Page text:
In one class, Sue has students capture their reflections about the characteristics of the graph of a quadratic equation by responding to this prompt, “Based on our discussion and your homework, what do you know about how a parabola connects to the solutions of an equation?” This specific kind of prompt provides students a writing opportunity that is not long, can be expressed using different representations, and asks students to organize their thinking through writing. The journaling process teaches students to express their understanding of the content and supports them as they learn to write with greater precision and clarity.
As expressed in the main Adolescent Literacy Text, writing to learn is about developing student understanding while informing teachers about what students know and are able to do as well as help teachers identify areas that are in need of additional support. Additionally, writing to learn in mathematics is a great opportunity to help students understand how to communicate more efficiently. In mathematics texts there are more concepts per sentence than in any other book (Harmon, 2005), and that kind of writing may not be taught in any other class. Because of the hybrid of symbolic representation, text, tables and graphs, it is very difficult for a teacher who is not trained in mathematics to be able to help students express their mathematical understanding.
In this series, we will explore three different writing routines teachers have developed to help their students learn mathematics more effectively.
Introducing Organized Writing Routine
Sue is an algebra II teacher that incorporates an intentional writing to learn component into her instruction. Sue uses journaling prompts for her algebra II students. The journal is used as an on-going opportunity for students to organize their thinking and learning. She has students record and organize their thoughts about topics as they begin a unit of study, and as the unit progresses students revisit, expand, clarify those thoughts to help keep track of big ideas.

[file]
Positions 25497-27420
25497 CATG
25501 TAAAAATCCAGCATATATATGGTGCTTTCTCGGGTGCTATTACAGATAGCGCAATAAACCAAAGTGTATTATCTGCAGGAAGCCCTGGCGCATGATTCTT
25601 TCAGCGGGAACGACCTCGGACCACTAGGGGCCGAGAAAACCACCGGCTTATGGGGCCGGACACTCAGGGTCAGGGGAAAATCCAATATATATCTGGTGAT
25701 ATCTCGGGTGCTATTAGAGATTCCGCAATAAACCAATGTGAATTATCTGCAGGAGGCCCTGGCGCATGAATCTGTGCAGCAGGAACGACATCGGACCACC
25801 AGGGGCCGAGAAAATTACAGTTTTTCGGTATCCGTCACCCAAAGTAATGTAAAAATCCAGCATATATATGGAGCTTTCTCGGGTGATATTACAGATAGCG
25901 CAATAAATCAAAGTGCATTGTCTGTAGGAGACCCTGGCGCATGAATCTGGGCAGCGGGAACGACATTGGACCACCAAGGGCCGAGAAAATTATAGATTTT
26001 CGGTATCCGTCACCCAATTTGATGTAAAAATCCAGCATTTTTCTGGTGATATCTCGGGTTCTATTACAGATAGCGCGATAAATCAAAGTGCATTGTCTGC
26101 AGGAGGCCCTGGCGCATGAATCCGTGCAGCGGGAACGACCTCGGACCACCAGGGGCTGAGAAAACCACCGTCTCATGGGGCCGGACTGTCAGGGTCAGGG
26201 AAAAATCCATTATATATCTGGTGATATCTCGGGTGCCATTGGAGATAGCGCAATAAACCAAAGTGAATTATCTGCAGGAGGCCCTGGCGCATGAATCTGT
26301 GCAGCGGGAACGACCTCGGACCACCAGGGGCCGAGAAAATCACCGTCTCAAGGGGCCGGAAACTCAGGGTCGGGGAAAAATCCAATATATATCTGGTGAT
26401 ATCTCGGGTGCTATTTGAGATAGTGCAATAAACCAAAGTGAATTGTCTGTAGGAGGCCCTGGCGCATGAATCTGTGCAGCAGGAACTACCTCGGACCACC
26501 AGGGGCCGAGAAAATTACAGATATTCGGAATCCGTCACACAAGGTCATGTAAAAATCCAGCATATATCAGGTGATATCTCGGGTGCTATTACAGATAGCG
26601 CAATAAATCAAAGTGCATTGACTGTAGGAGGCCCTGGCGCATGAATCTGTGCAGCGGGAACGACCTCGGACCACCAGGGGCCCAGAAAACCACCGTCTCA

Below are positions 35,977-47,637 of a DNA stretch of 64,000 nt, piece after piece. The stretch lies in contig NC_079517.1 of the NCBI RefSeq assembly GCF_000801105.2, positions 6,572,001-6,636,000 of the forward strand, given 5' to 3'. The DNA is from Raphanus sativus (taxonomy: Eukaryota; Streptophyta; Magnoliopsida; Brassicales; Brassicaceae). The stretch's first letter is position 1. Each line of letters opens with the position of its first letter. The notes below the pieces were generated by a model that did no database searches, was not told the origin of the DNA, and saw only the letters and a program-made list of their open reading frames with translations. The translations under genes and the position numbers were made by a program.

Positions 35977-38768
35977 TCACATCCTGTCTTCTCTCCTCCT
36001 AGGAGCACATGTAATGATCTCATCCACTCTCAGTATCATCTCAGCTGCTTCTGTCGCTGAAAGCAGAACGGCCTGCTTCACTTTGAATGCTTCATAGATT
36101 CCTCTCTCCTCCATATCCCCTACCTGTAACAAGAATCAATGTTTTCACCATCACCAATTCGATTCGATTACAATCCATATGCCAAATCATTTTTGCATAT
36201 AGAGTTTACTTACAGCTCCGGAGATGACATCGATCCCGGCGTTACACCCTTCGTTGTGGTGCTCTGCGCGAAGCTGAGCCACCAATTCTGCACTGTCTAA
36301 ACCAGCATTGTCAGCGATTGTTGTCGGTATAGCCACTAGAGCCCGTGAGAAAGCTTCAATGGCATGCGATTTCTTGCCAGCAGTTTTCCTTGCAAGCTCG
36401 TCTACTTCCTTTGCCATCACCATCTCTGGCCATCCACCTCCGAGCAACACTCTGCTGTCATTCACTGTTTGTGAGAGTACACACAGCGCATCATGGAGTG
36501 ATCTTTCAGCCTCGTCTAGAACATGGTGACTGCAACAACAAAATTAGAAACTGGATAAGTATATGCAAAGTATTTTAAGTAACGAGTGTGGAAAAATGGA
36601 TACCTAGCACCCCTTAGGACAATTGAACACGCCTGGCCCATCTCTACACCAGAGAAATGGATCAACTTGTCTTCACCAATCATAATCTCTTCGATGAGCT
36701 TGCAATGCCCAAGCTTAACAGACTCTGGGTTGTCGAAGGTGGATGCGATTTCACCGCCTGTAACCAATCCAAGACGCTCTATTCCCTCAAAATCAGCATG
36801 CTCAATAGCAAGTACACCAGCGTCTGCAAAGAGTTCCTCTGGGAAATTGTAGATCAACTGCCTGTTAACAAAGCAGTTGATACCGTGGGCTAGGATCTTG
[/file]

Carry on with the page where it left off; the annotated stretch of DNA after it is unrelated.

The goal of this writing prompt is not to make sure students are fluent but to get students thinking about how the two seemingly disparate concepts connect. Sue has her students share with a peer and has the peer paraphrase what they are hearing to provide the student with initial feedback. This activity takes less than ten minutes, start to finish, but in this process, students are clarifying their understanding, sharing, getting feedback and revising their writing.
In Sue’s feedback, she focuses her comments on supporting students as they grapple with new understandings. She doesn’t respond to everyone’s prompt but does identify similarities and uses those as opportunities to scaffold feedback at the beginning of the next class. She focuses her comments on supporting students’ use of vocabulary, helping students identify connections between representations, and connections between previous content and current. Sue continues to work on providing students opportunity to clarify their thinking without worrying about their writing style, grammar, or correctness.
Sue does not have a new writing prompt each day but prefers to have student refine their thinking so they understand that they will have more and better things to say as the unit progresses. Building in the revision process has taken some time, and effort. Initially, her students didn’t know what to do when revising, but by adding the peer feedback step, they received information about how well or not so well they were sharing their thinking. This allowed Sue to focus her efforts through targeted individual comments and whole class comments.
In my next post, I will explore the use of notetaking in a mathematics classroom.